A hearing underway in federal court in Tacoma, Washington is providing a preview of the upcoming March trial of indicted Washington State Auditor Troy Kelley.

They connect via online services — especially Twitter — and in everyday life. Their ages range from 15 to 47, and their roles range from cheering attacks to plotting violence. And curbing their growth is a dynamic challenge without a simple solution: There are currently 900 active investigations into ISIS sympathizers in every American state.

Those are some of the findings of a new study that glimpses life "inside the bubble of American ISIS sympathizers, a diverse and diffuse scene that the FBI estimates include hundreds, if not thousands, of individuals."

A cable television host is in hot water with the state of Oregon. Pete Nelson of the Animal Planet show "Treehouse Masters" has been fined for operating without a contractor's license.

Indicted Washington State Auditor Troy Kelley is scheduled to be back in court Tuesday. He’s fighting to get back nearly $1 million the feds seized in September.

Bill Radke speaks with Paul Guppy, vice president of research at the Washington Policy Center, and John Burbank, executive director of the Economic Opportunity Institute, about the tax breaks given to Boeing in Washington state. 

The Obama administration has announced some changes to the visa waiver program, which allows travelers from some 38 countries including France, Belgium and other European countries, to come to the U.S. without a visa.

The White House announced several steps, including attempting better tracking of past travel, fines for airlines that don't verify passport data, assisting other countries on the screening of refugees and with border security.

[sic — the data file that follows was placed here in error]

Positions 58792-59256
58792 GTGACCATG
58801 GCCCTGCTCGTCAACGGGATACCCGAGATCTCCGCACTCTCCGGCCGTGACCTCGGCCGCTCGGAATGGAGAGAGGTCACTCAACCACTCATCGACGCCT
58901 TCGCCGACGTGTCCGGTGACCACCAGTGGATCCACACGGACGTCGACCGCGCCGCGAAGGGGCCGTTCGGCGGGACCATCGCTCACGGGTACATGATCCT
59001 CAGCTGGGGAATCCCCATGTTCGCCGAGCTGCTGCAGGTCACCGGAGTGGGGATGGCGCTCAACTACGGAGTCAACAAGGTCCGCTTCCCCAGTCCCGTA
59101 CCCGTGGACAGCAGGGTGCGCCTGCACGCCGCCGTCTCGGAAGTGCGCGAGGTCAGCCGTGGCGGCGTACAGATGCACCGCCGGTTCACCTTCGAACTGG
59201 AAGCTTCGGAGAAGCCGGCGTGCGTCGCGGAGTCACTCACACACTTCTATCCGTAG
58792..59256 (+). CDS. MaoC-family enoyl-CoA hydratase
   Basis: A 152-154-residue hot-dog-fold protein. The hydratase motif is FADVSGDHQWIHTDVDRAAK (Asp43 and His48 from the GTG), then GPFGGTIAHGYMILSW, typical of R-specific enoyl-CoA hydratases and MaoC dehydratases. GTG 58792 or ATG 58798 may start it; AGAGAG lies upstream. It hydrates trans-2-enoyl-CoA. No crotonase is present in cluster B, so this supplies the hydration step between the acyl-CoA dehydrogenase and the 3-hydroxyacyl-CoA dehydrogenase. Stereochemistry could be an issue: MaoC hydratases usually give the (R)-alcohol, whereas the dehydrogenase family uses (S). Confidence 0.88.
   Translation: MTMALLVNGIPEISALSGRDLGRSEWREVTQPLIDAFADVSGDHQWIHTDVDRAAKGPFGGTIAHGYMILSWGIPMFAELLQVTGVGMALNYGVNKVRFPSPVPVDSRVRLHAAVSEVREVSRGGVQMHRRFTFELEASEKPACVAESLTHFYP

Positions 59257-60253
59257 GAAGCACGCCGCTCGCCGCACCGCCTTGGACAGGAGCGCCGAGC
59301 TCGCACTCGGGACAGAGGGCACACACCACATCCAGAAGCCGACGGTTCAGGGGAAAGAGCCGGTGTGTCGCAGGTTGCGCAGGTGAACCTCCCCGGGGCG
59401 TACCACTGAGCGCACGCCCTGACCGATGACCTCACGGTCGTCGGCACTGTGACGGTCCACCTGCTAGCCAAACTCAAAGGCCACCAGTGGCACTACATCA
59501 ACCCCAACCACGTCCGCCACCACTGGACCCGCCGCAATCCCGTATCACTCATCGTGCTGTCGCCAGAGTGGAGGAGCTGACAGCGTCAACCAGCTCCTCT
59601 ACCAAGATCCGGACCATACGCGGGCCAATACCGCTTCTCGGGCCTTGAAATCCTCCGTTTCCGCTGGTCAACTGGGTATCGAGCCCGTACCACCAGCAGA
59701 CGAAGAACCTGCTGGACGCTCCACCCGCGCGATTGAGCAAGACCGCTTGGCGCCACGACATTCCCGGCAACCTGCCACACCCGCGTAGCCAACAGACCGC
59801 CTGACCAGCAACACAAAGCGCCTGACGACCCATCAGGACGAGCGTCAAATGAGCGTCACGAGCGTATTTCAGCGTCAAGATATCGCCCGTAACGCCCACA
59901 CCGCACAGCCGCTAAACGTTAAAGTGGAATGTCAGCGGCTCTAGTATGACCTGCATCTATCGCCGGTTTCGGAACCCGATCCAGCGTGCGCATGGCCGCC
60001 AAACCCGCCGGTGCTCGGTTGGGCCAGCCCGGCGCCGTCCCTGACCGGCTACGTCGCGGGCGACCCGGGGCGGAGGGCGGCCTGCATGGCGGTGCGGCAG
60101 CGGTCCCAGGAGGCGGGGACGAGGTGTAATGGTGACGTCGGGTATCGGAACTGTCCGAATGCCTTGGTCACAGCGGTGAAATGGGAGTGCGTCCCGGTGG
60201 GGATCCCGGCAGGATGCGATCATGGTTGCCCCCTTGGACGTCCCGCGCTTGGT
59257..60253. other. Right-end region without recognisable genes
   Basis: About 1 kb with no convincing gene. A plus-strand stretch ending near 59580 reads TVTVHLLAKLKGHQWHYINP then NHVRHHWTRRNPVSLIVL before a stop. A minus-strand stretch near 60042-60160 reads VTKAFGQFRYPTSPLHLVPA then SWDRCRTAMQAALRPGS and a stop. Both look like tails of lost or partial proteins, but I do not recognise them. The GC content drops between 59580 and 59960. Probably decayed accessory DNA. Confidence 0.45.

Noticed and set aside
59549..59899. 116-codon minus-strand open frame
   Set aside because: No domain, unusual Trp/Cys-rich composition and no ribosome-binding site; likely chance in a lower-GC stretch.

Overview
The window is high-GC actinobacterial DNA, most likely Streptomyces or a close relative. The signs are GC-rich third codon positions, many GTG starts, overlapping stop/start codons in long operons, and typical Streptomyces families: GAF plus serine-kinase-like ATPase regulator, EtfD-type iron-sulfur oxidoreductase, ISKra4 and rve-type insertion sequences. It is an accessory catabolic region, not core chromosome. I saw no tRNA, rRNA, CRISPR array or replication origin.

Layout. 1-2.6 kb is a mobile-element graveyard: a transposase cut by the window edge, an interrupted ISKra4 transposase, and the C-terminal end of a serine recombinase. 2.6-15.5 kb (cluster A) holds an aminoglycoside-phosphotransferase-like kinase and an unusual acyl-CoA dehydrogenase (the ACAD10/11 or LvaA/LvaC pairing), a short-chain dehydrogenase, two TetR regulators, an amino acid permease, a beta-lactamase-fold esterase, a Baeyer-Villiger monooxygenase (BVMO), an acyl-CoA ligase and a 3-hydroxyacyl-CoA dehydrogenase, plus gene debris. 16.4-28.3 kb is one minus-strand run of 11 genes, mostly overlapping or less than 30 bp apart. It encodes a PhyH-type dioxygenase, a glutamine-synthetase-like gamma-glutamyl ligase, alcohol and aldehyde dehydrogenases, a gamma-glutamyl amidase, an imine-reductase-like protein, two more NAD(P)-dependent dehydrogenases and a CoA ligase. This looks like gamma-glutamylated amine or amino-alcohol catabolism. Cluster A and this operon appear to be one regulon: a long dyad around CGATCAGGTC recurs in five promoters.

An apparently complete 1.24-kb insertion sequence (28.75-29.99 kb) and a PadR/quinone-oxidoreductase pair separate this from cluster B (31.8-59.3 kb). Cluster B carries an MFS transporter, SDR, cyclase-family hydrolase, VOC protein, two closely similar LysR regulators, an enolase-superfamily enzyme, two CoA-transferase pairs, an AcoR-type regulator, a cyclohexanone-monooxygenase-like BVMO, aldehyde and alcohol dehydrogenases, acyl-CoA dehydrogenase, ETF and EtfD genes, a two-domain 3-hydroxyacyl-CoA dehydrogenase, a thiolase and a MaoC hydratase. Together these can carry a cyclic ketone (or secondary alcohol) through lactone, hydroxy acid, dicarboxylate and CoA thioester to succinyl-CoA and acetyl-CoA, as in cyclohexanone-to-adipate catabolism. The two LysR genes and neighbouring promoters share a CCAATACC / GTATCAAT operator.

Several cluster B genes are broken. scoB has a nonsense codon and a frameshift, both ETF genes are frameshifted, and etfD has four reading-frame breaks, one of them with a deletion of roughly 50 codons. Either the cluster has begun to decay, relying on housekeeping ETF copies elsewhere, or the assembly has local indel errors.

A controversial government surveillance program has come to an end. As of midnight, the United States National Security Agency has stopped the bulk collection of the metadata from Americans' phone calls.

Professor Robert Reich at Town Hall Seattle on Oct. 19, 2015.
Flickr Photo/Al Garman (CC BY NC ND 2.0)/

Robert Reich says he’s often stopped by strangers at airports. People walk right up to him, forego any niceties, and get straight to the question: “What are we going to do?”

Reich says that makes him optimistic, because it’s not just liberals asking.

Is it finally time to get rid of the penny? The question was put to the top currency official in the country this week after comedian John Oliver took a swing at pennies on his TV show.

"Two percent of Americans admitted to regularly throwing pennies in the garbage, which means the U.S. Mint is spending millions to make garbage," Oliver said.

The end of the year is a time that many charities look to donors for year-end giving. It’s also when the Oregon Department of Justice wants to hike an annual fee that nonprofits pay to the agency.

The Washington state Capitol campus could soon be a no-fly-zone for drones. The agency that oversees the 486-acre campus is considering a strict ban.

Federal agents started investigating indicted Washington State Auditor Troy Kelley before he was elected to that office. That’s according to a document prosecutors filed Tuesday in federal court.

Thanksgiving dinnr food
Flickr Photo/Dan Tentler (CC BY NC 2.0)/

In advance of the Thanksgiving holiday, The Record brought in a panel to talk about some of the key issues happening in the news.

  • Race and justice issues provoked protests at college campuses in Washington state and all over the country this month. Students of color are calling for safer spaces on campus. 
  • The Seattle City Council said no to increasing parental leave from four weeks to 12.  
  • And how do you talk politics with your family on Thanksgiving?

Bill Radke talks over the news with Seattle City Councilmember Lorena Gonzalez, journalist Erica C. Barnett and University of Washington philosophy professor Michael Blake.

Other guests include Vancouver Sun columnist Vaughn Palmer, Columbia journalism professor Todd Gitlin, and Lizzie Post, co-host of the podcast Amazing Etiquette.

Bill Radke talks with Vancovuer Sun columnist Vaughn Palmer about Canada's response to the Syrian refugee crisis. President Obama says he wants to admit 10,000 Syrians in the next year, but the Canadian government says it wants to welcome 25,000 Syrian refugees by the end of February. 

A Pentagon investigation into a deadly U.S. airstrike on a Médecins Sans Frontières hospital in Kunduz, Afghanistan, has found the attack was the result of human error, compounded by malfunctioning computers and communication failures.

Gen. John Campbell, the commander of U.S. forces in Afghanistan, detailed the findings in a Pentagon briefing Wednesday. "This was a tragic but avoidable accident caused primarily by human error," he said.